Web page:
Europe 408: Stilicho vs Constantine III
In early 408 Stilicho responded to Constantine III’s usurpation by sending a force into Gaul. At the same time, a revolt kicked Constantine out of Hispaniae. However, both actions were defeated by Constantine’s forces later that year.
407 Hispaniae declares for Constantine III▲
The provinces of the Diocese of Hispaniae were quick to recognize Constantine III, declaring for him in mid 407. In response, the usurper sent magistrates to Spain, where they were obediently received by the governors.
407? Thorismud vs the Gepids▲
Around the time of the defeat of Radagaisus (406), the Transdanubian Goths west of the Carpathians became subjects of the Huns. These Goths and/or the eastern Goths then attacked the neighboring Gepids—still holding out in the Carpathians—and won a major victory over them, although the young Gothic king Thorismud was killed when he fell from his horse. Despite this defeat, the Gepids probably continued to retain some independence, because they would ultimately be crushed by Rugila the Hun in the 420s.
407 Alliances of the Barbarians▲
When Constantine III invaded Gaul in 407, the Vandals, Alans, and Suebi seem to have withdrawn to the Rhine in the vicinity of Argentoratum (Strasbourg), where they were largely ignored by the warring Roman factions. Upon securing his hold over northern Gaul, Constantine made peace with these tribes—as well as the Burgundians and Alemanni—in order to add their manpower to his armies. As a result the Vandals, Alans, and Suebi remained quiet for over a year.
407–408 Alaric in Emona▲
In the winter of 407–8, having returned from Epirus and the abandoned Illyricum campaign, Alaric arrived in Emona, on the Italian border with Noricum, and sent messengers to Stilicho, asking for payment for his troops. Stilicho immediately proceeded to Rome, where he brought the matter to Emperor Honorius and the Senate. Eventually, despite heated debate among the Senate, Stilicho was able to push the payment through; even so, one senator denounced the final agreement as “not peace, but a bond of servitude”.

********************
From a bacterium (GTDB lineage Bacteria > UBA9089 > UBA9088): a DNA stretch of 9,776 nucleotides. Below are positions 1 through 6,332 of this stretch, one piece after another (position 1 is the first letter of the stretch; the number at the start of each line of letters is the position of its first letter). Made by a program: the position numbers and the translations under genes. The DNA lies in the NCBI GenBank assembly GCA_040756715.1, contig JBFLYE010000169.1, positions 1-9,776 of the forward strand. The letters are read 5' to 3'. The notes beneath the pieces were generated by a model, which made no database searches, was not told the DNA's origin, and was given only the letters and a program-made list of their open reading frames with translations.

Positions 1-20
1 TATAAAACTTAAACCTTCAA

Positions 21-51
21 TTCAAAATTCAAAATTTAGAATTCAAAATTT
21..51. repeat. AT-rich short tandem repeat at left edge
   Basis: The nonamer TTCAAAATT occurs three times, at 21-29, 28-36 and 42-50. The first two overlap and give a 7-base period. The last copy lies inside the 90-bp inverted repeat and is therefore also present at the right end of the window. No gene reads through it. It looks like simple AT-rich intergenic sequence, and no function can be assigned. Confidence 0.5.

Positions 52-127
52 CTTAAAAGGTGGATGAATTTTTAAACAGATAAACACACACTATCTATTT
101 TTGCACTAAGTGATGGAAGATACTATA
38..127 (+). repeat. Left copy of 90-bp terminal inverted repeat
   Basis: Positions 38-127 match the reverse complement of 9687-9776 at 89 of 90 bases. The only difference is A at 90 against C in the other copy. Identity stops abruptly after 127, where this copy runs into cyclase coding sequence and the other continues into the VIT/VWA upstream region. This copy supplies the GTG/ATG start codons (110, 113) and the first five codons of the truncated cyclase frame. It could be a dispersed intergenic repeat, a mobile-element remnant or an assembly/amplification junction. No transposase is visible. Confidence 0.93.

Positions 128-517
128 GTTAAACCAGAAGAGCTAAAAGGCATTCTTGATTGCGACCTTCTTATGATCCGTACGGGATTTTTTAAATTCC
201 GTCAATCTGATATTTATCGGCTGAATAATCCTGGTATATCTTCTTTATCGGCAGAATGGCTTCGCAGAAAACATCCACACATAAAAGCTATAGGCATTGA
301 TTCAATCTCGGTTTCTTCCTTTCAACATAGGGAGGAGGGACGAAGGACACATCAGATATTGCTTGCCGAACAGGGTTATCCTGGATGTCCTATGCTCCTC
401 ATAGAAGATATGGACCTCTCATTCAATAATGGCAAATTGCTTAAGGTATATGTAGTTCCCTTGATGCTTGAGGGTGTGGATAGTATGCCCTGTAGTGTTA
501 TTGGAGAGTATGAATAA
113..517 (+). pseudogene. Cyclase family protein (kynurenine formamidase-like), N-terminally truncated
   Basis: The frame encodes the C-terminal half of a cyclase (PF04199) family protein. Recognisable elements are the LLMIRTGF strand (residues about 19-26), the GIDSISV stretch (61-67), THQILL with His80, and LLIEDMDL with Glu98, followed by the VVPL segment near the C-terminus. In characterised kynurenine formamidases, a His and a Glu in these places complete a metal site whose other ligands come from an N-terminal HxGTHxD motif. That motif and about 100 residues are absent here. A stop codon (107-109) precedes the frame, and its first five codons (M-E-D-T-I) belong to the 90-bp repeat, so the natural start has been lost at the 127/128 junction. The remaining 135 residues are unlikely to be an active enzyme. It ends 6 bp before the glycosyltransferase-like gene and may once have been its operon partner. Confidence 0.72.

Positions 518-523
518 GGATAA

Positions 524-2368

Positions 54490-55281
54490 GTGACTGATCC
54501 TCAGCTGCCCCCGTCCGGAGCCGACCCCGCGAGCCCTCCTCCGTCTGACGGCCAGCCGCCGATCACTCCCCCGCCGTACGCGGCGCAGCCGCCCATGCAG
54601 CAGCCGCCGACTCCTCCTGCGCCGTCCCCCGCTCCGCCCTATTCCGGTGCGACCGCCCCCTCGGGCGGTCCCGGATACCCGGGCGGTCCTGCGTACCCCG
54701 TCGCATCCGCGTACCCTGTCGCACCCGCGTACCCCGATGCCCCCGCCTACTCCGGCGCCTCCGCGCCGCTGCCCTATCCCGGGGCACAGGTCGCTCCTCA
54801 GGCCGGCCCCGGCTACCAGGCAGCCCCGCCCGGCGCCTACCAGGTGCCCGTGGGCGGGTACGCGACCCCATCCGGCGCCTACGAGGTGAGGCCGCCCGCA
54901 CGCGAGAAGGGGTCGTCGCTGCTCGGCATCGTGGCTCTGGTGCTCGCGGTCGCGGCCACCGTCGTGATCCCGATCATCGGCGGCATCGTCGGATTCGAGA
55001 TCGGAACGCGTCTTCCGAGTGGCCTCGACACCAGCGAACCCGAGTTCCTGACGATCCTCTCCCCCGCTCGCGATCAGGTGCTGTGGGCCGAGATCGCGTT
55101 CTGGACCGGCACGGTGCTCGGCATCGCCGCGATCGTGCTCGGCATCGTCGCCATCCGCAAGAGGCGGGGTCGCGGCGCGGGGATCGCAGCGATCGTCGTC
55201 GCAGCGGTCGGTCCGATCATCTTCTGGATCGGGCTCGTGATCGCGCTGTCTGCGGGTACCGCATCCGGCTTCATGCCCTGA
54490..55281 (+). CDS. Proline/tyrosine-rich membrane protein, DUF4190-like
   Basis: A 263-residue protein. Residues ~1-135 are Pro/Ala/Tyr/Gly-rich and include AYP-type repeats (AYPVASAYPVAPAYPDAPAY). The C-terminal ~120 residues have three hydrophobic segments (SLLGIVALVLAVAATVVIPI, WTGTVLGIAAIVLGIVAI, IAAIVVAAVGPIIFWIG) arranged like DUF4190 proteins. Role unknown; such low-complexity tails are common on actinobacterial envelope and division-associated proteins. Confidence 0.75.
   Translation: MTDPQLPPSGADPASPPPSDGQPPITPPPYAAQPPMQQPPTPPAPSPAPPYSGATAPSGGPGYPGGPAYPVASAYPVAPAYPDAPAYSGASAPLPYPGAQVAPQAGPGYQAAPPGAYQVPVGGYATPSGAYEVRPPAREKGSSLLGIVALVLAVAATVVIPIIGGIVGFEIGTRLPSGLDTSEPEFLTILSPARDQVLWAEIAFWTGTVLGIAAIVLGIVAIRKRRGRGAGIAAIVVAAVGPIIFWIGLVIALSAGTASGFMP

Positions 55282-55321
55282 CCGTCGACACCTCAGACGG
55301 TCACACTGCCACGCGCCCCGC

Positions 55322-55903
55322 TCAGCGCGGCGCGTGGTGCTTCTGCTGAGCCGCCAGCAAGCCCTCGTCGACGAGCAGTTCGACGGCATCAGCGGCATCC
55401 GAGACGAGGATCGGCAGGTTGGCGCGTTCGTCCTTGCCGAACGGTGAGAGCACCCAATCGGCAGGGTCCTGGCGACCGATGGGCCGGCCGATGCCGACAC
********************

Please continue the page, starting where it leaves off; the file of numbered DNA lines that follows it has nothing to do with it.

408 Didymus and Verinianus▲
In early 408 Didymus and Verinianus, two young and wealthy brothers related to the Western emperor Honorius, launched a revolt against Constantine III’s rule in the Diocese of Hispaniae. Probably orchestrated by Stilicho, the revolt faced no serious opposition and within a short space of time the brothers had secured Spain as far as the Pyrenees.
408 Sarus vs Constantine III▲
In early 408, under the orders of Stilicho, the Gothic general Sarus led a contingent of troops across the Alps into Gaul, where he promptly defeated and killed Justinian, one of Constantine III’s two magistri militum. Sarus then besieged Constantine himself in Valentia (Valence)—and even treacherously killed the usurper’s other magister militum Nebiogast during negotiations—but the siege was lifted after just seven days, when Constantine’s reinforcements arrived under the British commanders Gerontius and Edobich. Chased back to Italy, Sarus suffered further humiliation when he was forced to relinquish any spoils he had gained to Bagaudae (bandits) guarding the mountain passes.
? Apr 408–23 Mar 409 Roman–Persian crisis▲
In early 408 tensions grew between the Eastern Roman Empire and the Sasanian Empire of Persia, possibly to do with either the status of the independent-minded Kingdom of Iberia or the approaching death of Emperor Arcadius and the succession of his young son Thedosius II (who was allegedly under the claimed guardianship of Shah Yazdegerd I). Whatever the reason, the Romans marched troops from the Balkans to the eastern border, where the Persian army had been assembling. War, however, was averted with the signing of a ‘hundred-year truce’ between the two empires by March 409, which restricted Roman merchants to trading no further east than the cities of Nisibis, Callinicum, and Artaxata for reasons of Persian security. The Romans also cut any support to Iberia at about this time, leading to its fall to the Persians in 411.